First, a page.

Renata Micha
Research Assistant Professor


Dr. Micha is a registered clinical dietician, public health nutritionist and epidemiologist whose research focuses on the effects of diet on chronic diseases, mainly cardiometabolic diseases, and on population strategies to improve diet, utilizing multiple research paradigms. She has particular interest and experience in global dietary assessment among various population subgroups, identifying causal diet-disease relationships, quantifying and modeling the impact of dietary habits on chronic diseases, and evaluating the comparative effectiveness of dietary policies. 

During her postdoc at Harvard, she mainly focused on leading the work of the 2010 Global Burden of Diseases (GBD) Nutrition and Chronic Diseases Expert Group (NutriCoDE), a global WHO project funded by Bill and Melinda Gates Foundation. In November 2011 she was appointed Research Associate (junior faculty) at the Department of Epidemiology, Harvard School of Public Health, and in July 2014 she was appointed Research Assistant Professor at Friedman School of Nutrition Science and Policy, Tufts University. In this role, she is involved in cutting edge international research, including expanding the 2010 GBD NutriCoDE work and evaluating the comparative-effectiveness of population strategies and policies to improve diet and reduce cardiovascular disease. Furthermore, in Greece she was instrumental in the design, development, and funding of the 1st Hellenic National Health and Nutrition Examination Survey (H-NHANES), the largest national surveillance survey of its kind to ever take place in Greece.  In addition to her research, Dr. Micha has extensive teaching experience. She has developed and led teaching for one undergraduate and three graduate courses in the field of nutritional science, including in nutritional epidemiology, public health nutrition, and advanced research methods. She has designed and contributed to multiple epidemiological studies (clinical and observational) relating to the investigation of the effect of diet on the development of chronic diseases, particularly cardiometabolic diseases. 

Dr. Micha has received several awards and honours, and she is an ad hoc manuscript reviewer in international journals, including the New England Journal of Medicine. She has authored more than 45 publications on diet and cardiovascular health in high impact scientific journals, such as Circulation, British Medical Journal, the New England Journal of Medicine, Lancet, and PLoS Medicine; presented more than 40 abstracts in international scientific meetings; is a co-author of 3 international books; and a co-editor of 1 book.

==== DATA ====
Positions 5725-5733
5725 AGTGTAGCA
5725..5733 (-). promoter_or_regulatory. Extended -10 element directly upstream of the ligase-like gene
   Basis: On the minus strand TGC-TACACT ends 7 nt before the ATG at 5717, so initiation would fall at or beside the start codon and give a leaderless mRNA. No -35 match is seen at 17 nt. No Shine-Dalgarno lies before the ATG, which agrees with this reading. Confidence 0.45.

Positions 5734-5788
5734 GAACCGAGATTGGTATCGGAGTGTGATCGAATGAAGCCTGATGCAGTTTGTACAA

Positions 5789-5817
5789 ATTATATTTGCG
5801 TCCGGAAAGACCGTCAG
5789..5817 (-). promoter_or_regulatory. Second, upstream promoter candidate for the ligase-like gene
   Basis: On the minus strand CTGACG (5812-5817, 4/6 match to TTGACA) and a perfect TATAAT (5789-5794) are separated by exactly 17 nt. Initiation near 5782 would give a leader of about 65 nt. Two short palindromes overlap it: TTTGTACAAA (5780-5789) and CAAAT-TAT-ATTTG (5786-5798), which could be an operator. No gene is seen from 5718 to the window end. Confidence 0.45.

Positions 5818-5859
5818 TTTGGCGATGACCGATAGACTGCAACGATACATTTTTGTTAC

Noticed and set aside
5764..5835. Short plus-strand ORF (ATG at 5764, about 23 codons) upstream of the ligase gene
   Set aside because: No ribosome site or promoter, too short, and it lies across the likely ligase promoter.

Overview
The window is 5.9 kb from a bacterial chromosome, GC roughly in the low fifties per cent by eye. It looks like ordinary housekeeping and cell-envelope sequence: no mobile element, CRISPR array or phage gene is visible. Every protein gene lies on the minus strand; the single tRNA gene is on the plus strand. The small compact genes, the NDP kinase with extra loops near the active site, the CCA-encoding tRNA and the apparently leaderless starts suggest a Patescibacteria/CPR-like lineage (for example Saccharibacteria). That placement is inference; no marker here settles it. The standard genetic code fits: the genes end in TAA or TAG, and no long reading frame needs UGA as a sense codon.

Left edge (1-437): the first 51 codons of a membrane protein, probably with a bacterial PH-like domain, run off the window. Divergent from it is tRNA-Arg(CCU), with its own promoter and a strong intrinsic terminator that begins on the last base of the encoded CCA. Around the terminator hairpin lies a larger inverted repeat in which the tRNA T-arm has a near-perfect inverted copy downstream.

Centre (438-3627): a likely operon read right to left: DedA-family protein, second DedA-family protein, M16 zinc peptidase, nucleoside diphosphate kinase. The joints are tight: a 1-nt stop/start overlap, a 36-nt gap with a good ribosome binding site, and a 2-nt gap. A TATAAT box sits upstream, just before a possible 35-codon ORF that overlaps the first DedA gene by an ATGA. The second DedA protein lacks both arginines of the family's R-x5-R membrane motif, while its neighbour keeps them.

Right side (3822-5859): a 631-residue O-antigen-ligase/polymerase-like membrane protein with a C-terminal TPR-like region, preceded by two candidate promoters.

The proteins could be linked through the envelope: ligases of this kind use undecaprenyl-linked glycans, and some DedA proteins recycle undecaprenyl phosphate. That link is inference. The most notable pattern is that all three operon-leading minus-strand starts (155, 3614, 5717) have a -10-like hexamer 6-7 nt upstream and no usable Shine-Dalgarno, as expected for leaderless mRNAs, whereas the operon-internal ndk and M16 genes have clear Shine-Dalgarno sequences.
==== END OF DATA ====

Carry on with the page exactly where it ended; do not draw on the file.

Education

  • Post-doc, 2008-2011, Epidemiology, School of Public Health, Harvard University
  • Ph.D., 2008, Public Health Nutrition, King’s College London, UK
  • Degree, 2004, Nutrition and Dietetics, Harokopio University of Athens, Greece

Research Activities

Ongoing Projects:

  1. PI for Economic Analyses of Policy Strategies to Improve Diet and Reduce CVD in the US, funded by NIH/NHLBI (R01 HL130735). 
  2. PI for Measuring Individual-level Consumption from Household Data, funded by the World Bank.
  3. PI for Epidemiological Research on Circulating Polyunsaturated Fatty Acids in Relation to Cardiometabolic Health within the Fatty Acids and Outcomes Research Consortium (CHARGE-FORCE consortium lead by Dean Dariush Mozaffarian), funded by Unilever. Visit the Website.
  4. Co-Investigator for the Global Dietary Database - Global Dietary Intakes and Diseases Among Children, Women, and Women (lead by Dean Dariush Mozaffarian), funded by Gates Foundation. Visit the Website
  5. Co-Investigator for Comparative-Effectiveness of Population Strategies to Improve Diet and Reduce CVD (lead by Dean Dariush Mozaffarian), funded by NIH/NHLBI (R01 HL115189).

News and Media

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Dietary Factors and Deaths From Disease


March 7, 2017- Nearly half of all deaths due to heart disease, stroke, and type 2 diabetes in the U...

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Cost-Effectiveness of Salt Reduction


Government-supported policy projected to be a highly cost-effective way to reduce salt consumption...

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Healthy Fats and Improvement of Risk Factors for Type 2 Diabetes


Eating more healthy fats in place of either carbs or saturated fats improves risk factors for type...

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